DSC03477Some time ago I wrote about using black walnuts, and at that time I promised some recipes, but nothing happened. I’m not sure what I did with that first batch, but as I received another gift of fresh local nuts (thank you David) I have been giving a lot of thought to how to use them. Because they are either expensive to buy or labour intensive to harvest, I was thinking of recipes where a little would go a long way. Infusions seemed a good idea because if you have trouble separating the nut from the shell and you accidentally a few bits of shell get past you, you won’t have to worry about cracking your teeth. You can read about characteristics, identification, harvesting and shelling in my first black walnut post.

This time I found shelling them much easier. I presume practice is the key, but a few gentle raps with a heavy mallet eventually weakens them to the point where they really just do fall open and the nut is relatively easy to extract. After my smashing success I have been able to use them in baking with impunity. The smaller bits I have set aside for infusions.IMG_0341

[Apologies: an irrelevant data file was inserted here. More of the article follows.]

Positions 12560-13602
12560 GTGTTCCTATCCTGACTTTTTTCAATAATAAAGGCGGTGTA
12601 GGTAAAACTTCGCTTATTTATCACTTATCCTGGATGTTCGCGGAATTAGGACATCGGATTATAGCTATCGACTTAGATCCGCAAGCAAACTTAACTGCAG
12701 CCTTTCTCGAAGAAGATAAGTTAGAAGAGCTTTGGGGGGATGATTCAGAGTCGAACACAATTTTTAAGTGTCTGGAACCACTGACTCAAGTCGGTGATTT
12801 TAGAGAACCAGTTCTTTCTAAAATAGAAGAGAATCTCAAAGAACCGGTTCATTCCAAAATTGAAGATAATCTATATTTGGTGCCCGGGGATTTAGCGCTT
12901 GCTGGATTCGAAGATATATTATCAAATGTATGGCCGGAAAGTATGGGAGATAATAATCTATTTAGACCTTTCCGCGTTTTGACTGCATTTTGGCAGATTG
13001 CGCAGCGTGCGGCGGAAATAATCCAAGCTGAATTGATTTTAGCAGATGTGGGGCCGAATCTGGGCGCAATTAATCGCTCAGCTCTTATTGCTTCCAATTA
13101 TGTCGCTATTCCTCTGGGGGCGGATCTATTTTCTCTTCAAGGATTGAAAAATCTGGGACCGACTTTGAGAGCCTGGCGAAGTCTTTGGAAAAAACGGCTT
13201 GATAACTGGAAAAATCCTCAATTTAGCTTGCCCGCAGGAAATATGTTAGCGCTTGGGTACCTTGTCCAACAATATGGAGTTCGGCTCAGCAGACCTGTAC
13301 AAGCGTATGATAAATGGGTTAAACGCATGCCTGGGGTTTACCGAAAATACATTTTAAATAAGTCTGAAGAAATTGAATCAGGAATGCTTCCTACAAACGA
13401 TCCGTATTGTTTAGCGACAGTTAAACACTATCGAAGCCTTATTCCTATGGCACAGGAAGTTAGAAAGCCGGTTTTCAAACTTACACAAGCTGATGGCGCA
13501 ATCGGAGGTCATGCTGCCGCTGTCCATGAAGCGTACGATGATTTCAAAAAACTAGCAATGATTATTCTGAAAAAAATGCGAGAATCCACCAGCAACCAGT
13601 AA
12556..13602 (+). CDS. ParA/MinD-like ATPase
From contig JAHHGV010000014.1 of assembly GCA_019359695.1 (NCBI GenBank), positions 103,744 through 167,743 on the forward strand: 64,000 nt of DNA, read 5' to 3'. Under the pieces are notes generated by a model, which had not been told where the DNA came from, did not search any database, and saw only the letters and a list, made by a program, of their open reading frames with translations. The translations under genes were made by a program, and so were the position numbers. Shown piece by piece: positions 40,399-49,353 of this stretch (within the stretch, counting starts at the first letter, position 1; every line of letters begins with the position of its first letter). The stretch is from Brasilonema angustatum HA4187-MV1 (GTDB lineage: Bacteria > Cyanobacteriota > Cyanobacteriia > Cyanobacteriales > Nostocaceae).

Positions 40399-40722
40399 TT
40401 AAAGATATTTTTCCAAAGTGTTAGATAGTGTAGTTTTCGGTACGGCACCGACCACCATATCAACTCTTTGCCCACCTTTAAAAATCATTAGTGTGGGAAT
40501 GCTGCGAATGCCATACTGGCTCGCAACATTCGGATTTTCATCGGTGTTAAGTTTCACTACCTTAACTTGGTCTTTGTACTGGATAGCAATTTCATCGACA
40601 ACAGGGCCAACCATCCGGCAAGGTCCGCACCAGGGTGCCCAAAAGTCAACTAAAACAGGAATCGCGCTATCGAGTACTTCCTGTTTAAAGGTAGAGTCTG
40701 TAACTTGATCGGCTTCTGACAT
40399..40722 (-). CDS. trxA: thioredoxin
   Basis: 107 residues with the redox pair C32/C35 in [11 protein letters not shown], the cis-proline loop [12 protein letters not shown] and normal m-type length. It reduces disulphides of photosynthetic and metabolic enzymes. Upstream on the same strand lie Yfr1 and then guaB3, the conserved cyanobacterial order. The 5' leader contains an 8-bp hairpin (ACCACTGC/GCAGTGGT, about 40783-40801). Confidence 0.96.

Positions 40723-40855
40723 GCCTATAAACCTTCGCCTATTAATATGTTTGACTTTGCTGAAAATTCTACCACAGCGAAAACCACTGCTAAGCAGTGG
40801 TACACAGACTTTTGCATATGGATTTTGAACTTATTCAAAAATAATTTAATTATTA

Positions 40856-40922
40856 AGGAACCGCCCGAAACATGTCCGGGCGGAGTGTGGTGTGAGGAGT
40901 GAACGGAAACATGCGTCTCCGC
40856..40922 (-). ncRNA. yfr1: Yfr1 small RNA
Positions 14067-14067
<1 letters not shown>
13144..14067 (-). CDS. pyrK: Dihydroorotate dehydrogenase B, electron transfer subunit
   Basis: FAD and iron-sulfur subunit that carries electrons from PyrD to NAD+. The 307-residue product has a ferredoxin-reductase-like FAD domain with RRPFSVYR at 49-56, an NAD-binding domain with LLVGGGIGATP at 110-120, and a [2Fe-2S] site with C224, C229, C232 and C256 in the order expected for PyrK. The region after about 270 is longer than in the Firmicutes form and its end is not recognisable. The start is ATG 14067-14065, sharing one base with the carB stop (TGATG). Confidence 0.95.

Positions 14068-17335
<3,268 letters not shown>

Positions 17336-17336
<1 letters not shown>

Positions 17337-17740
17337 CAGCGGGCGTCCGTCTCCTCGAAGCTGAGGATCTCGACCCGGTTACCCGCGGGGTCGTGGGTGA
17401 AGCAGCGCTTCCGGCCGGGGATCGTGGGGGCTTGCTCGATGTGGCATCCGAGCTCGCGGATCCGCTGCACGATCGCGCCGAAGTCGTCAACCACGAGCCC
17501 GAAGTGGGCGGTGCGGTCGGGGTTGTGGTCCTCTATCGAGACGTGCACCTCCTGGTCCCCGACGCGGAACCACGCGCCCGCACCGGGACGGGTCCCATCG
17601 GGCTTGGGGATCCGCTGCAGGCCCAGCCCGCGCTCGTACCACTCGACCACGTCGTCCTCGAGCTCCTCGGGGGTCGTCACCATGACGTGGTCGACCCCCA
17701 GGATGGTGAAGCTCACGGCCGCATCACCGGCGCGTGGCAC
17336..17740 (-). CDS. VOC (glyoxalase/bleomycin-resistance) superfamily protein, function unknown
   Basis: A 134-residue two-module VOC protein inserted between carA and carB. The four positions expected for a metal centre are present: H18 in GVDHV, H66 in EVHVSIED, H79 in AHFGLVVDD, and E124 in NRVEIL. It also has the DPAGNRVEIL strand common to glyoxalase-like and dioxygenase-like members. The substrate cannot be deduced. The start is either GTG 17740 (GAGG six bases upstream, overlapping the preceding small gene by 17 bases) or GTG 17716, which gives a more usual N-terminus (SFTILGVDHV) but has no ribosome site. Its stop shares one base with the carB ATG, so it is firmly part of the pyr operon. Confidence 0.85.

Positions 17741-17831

Oil infusions are a great way to extend and preserve so many flavours. I have done this with several wild ingredients, most recently balsam fir, and it proves to be a most economical way to stock your pantry with gourmet ingredients.

This oil can also be made with English walnuts, but I would use about twice as much since the milder flavour is less aromatic. It is best to use a light flavoured oil, nothing as strong as olive oil but rather sunflower, rapeseed or avocado. I used the latter.

Begin by lightly toasting 1/3 cup walnuts, then grind them. Heat 1 1/2 cups oil until it’s just hot and then turn it off. Do not bring it to a boil. Add the toasted walnuts and leave for one day. Strain off the oil through a fine filter and store in the fridge. It can be used full strength for dressings, roasting vegetables and any other way you would use a nut oil.DSC03480.JPG